My house is different today. Very different. I work from home and even homeschooled for a year, but today is the beginning of something brand new.
John is downstairs on a call with his coworker doing what he does for his job. Poppy is across the hall in a sociology lecture. And I’m in my office supposedly outlining a novel.
Instead, I’m blogging as I wrap my head around this.
We’ve never gone to work at the exact same time in the same space, and it’s just plain weird.
Last week was our spring break so everyone was home and hanging around. It was like summer or a school vacation. We all . . . thrived. I hate to say that when so many people are struggling, but we’re all homebodies who nested.
Today we’re all back at our “normal” routine, which isn’t normal at all. Each of us is seeking out a new life/work/school/family balance.
I’m the IT person now, it seems. I just helped Poppy figure out how to print a doc at home that her tech wasn’t connected to. A few minutes later I was helping John figure out how to use Office 365 rather than the downloaded version of all the programs he’s used to.
These are little changes driven by something global. All around the world, people are affected by this, and I can’t help wonder how the COVID-19 pandemic will change the world in the coming months and years. Will it change how people work? Will more jobs shift over to at-home jobs now that management has seen that it’s possible?
I’ve known my husband could work remotely for years because we essentially do the same job. He’s a medical copy editor. I’m a romance editor. Most of my clients don’t even live on the same continent as I do, but John’s employer is traditional AF. I’m sure this change tied upper management in knots as they worked out how this stay-home order would work.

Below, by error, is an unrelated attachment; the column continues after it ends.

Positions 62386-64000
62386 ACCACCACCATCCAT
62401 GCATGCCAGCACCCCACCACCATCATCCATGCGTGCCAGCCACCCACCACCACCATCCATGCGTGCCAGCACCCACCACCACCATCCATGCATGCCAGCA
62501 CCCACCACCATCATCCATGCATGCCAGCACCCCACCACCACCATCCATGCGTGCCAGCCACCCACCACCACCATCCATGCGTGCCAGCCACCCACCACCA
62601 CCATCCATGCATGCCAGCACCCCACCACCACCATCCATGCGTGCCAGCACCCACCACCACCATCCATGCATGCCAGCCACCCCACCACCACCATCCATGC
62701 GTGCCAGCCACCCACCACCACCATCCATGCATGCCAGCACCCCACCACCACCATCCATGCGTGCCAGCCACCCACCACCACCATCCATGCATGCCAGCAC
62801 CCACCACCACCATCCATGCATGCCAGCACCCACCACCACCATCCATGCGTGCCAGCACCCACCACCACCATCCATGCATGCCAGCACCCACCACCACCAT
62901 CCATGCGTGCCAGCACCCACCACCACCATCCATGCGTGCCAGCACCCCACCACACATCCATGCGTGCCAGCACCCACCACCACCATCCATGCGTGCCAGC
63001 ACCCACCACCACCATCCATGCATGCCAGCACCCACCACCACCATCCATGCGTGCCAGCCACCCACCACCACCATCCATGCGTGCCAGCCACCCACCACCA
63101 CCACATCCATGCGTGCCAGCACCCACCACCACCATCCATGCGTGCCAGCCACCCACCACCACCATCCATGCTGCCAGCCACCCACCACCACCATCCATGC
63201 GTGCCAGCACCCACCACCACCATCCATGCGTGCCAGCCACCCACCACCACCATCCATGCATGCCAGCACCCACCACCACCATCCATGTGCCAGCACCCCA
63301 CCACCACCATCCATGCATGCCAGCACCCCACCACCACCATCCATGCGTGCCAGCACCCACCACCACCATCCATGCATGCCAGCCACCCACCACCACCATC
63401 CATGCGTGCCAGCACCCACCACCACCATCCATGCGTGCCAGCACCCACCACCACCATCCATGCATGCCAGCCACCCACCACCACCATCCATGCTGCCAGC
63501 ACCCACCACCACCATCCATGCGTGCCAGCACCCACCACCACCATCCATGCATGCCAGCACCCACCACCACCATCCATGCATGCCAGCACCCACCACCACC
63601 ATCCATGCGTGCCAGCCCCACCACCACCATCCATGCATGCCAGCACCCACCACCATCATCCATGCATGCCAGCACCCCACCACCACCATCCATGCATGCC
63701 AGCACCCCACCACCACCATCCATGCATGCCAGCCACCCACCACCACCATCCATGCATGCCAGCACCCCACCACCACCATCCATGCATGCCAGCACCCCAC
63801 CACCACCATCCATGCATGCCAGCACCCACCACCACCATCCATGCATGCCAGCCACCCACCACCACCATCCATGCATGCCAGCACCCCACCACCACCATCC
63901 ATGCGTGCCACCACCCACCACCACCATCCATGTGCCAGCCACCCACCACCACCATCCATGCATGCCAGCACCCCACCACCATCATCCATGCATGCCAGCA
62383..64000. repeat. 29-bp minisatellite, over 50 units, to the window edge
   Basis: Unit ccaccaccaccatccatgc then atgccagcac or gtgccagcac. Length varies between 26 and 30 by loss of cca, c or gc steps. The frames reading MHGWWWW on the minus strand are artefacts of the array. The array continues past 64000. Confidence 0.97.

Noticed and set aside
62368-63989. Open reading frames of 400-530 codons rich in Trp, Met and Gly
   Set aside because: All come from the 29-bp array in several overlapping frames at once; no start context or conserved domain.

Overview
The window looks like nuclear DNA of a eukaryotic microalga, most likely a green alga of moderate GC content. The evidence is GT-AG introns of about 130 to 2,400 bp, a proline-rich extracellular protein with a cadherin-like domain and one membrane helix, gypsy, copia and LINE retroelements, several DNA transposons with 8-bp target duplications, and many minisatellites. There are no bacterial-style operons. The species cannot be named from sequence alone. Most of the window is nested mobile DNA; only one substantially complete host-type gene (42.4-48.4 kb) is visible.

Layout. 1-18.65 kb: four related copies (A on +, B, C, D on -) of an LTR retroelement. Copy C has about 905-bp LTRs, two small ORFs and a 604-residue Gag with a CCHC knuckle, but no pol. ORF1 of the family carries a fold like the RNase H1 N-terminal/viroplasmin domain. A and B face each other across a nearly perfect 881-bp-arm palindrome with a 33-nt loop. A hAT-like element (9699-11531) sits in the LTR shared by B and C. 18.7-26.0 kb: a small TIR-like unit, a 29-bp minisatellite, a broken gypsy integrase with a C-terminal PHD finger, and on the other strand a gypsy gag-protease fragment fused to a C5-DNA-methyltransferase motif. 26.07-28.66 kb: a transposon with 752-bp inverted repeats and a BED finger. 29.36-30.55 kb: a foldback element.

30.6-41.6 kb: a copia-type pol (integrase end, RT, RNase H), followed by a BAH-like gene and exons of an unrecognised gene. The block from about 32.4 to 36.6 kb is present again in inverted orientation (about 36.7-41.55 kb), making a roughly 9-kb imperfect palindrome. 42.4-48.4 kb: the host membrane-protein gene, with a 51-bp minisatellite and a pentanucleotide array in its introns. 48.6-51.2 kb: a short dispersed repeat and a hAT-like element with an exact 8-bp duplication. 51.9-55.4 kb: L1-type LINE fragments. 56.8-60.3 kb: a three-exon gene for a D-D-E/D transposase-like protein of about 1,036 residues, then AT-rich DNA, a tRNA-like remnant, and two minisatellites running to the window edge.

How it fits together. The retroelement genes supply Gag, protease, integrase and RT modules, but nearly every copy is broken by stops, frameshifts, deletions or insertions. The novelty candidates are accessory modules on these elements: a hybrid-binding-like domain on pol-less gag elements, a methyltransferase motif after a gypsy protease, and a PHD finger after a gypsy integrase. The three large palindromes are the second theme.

This will be another transition week for us as we #stayhome and #workfromhome. We can’t be too hard on ourselves as we figure things out. Projects might be delayed, a nap might sound amazing, and snacks will be eaten. Lots and lots of snacks.
Yesterday Poppy asked me if, in the future, people younger than her would one day ask her what it was like to live through this. Yes! Certainly.
We’re rarely aware of history being made as we live it. I can think of only a few times in my life, and even then, I wasn’t fully cognizant of the impact being made. But right now, I know this pandemic will be written about in history books.
The world closed. How could that not be included in history textbooks? It will change us and our societies.
It’s weird. It’s weird that my neighbors’ cars are in the driveways during the day. It’s weird to hear the normally rush-hour-busy street near my house utterly quiet. It’s weird to make a huge arc to avoid a person when I’m walking Olive. It’s just weird.
Love the people around you from afar. Wash your hands. FaceTime or Skype the people you love. And be gentle with yourself and those who live with you.